A recent report may claim people in the UK be more interested in the rising cost of living and the war in Ukraine than the issue of trans and lgbqia+ rights but the debate on social media has shifted to a less direct kind of petulance, asking how people feel about unisex toilets in the workplace compared to in schools, and how ‘comfortable’ people are respecting a person’s pronouns is the kind of passive aggressive approach to human rights that encourages public opinion too be made on the validity of an existence, which is harmful to society in general, the queer and lgbt community, and also responsible for leaving many in the community fearful, alienated and isolated. It frames people’s lives as a thing presented to society as a topic of debate, and objectifying already marginalised communities.
Although the past two years of diligent activism, celebration and protest might have been the catalyst to almost majority support I this country (of equal rights over lgtbqia+ silencing and erasure), what is certain is fighting for accountability, no discrimination against trans communities in UK law, and pushing parliament to enforce legally the right to have a given gender identity recognised has made it clear in wider society and progressive communities that we need to make sure trans stories are highlighted and heard.
Activist and filmmaker Quen Wong’s documentary, Some Women addresses exactly this. By turning the camera round to herself Some Women opens up some of Singapore’s buried queer histories through a trans female, Singaporean gaze.
As part of the Unseen Series, Quen Wong’s debut documentary feature is the second in a programme of Singaporean documentaries amplifying the voices of the marginalised trans communities in South-east Asia who authenticate these identities.
Moving with grace and technical precision, queer history is opened up. Using photographs, the film’s focus on the lgbtq+ elder transfemme community, who would rendezvous in Bugis Street – a busy trading market by day, bustling tourist attraction and redlight area by night, until it undertook a transformation and was regenerated during the 1970s gives a tone of authenticity.
“We’ve always been here, and we belong” – Sanisa
In photos and interviews with some the surviving women we hear and see how the transfemme community of Singapore lived radiating glamour and serenity, shining resplendent. From the point Quen talks with transfemme elder, Sanisa, the narrative receives a gripping and moving testimony to the lived experiences of trans women as well as the significant challenges they faced.
How we can move and exist in this world in those identities really is weighted on when society will really acknowledge these histories. As many are already know trans, intersex and nonbinary people have existed in the world centuries, from the transgender ancient Roman Galli, to the Hijra communities of South Asia.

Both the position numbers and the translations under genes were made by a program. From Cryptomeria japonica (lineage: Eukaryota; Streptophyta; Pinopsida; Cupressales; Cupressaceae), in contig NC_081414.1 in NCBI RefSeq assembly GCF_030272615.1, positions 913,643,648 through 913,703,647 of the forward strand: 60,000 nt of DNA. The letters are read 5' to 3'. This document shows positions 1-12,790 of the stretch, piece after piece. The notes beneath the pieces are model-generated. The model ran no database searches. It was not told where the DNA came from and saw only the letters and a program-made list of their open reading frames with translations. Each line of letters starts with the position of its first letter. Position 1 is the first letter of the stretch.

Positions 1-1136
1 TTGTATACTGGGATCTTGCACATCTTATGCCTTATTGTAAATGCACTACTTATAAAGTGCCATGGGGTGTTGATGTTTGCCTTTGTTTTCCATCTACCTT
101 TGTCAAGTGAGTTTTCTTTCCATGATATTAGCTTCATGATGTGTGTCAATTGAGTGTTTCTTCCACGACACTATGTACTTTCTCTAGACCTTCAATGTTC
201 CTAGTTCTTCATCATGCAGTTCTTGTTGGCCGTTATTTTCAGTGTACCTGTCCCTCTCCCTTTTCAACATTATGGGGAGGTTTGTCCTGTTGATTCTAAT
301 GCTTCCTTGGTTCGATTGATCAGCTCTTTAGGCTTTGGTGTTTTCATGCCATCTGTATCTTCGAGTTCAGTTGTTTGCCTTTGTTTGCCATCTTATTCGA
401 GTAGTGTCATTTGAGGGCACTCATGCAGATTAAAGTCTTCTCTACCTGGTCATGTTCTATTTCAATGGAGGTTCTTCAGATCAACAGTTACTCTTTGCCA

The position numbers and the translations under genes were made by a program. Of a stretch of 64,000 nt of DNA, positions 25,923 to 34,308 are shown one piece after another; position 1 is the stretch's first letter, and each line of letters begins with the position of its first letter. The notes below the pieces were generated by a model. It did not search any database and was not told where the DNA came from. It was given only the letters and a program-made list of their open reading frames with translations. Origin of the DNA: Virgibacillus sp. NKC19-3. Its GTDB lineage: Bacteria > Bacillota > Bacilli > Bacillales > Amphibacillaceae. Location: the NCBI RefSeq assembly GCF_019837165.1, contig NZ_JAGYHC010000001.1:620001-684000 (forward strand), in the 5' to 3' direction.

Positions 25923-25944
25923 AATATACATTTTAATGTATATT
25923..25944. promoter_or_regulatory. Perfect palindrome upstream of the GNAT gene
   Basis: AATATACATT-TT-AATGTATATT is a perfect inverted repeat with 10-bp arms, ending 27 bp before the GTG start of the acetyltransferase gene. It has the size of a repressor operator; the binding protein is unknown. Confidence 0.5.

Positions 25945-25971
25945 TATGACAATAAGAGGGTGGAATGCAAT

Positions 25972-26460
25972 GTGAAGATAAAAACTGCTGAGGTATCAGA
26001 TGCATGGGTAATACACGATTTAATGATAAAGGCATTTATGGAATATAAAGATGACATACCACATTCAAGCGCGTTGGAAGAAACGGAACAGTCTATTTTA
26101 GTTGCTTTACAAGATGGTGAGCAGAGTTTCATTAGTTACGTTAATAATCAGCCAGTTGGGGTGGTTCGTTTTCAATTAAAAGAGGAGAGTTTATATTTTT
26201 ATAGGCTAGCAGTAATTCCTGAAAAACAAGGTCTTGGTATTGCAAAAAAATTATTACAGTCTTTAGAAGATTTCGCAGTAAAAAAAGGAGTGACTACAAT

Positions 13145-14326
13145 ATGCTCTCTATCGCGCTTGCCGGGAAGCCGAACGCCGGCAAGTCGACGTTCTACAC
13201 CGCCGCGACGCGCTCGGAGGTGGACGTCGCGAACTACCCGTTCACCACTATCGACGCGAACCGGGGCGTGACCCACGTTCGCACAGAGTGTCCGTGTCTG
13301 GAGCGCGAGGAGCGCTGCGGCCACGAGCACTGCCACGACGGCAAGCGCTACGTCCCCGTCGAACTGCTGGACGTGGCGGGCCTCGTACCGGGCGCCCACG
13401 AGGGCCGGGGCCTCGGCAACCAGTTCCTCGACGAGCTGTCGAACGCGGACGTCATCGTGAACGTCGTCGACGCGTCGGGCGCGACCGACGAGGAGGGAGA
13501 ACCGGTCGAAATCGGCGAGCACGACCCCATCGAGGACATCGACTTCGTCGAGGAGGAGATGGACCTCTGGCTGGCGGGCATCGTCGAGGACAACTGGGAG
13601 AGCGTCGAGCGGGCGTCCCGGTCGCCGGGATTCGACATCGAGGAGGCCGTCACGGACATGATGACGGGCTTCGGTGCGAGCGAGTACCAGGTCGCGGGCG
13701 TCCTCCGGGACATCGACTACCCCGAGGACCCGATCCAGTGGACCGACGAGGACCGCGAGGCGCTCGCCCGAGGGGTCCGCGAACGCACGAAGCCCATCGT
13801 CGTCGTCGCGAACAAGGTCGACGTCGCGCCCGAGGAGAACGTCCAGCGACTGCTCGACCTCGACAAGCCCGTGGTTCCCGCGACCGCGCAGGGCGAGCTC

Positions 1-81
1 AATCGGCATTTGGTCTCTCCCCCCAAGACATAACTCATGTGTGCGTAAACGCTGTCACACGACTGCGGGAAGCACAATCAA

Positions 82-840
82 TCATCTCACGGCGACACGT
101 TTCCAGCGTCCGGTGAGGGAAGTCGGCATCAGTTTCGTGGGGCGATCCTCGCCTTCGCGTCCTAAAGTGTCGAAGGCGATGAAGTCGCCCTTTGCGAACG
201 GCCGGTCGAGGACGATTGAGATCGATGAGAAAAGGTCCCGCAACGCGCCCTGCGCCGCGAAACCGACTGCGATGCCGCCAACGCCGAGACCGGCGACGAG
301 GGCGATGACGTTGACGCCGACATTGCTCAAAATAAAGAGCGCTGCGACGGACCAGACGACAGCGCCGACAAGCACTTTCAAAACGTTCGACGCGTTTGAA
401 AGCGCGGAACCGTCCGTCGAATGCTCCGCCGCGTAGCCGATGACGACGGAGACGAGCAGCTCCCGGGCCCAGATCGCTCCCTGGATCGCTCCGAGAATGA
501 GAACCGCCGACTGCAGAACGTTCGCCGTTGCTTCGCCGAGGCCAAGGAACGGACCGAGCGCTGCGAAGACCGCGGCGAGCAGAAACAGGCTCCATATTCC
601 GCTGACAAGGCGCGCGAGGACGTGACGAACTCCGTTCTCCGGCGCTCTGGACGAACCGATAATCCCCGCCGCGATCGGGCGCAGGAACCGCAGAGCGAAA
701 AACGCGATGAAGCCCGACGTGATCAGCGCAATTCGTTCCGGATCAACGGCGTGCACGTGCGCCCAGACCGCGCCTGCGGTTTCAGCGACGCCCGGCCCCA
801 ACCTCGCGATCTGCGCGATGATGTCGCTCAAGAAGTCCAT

The film also includes conversations with younger generations of lbgtq+ zoomer activists in Singapore, discussing the state of lgbtq+ rights in the country with more vexation. Singapore is a small, conservative country operating under a prevailing patriarchal system. It becomes evident that within this oppressive environment queer communities can’t come out. They question is this a form of violence in itself?
There is an act of resistance living as your authentic self, and ‘living’ as revolutionary act. Both the institutions that discriminate against lgbtqia+ communities and the marginalisation and discrimination against the queer Singaporean community is explored, with video recordings of protest and police intervention, as well as video footage of the discriminatory sources from where protest becomes more than optional, the film pieces together a clear picture.
Quen Wong’s style as a director is strong, diligent and conscientious. In the opening sequence, trawling through the jungle, the director shares her experience of first love at 20, “When I was 20, I fell for a boy”. Not coming out as trans to her love, he didn’t accept her gender identity, the documentarian confides to the audience of feeling ashamed. Off-screen, a voiceover spins the tale around to ask the question, after living 25 years as a woman, am I not a bit too old to be feeling like this?
This is the most powerful shot in the film, as not only does she take symbolic steps to womanhood, but is clearing a path, leading others to follow suit.
Some Women closing ends with an echo of that first scene – treading down green foliage of plants through a jungle forest. The analogous portrayal of women as warriors and hunters, is a symbolic visual device, reimagining and taking ownership of womanhood. Some Women is a powerful debut feature that puts emphasis on Singapore’s unseen transgender history.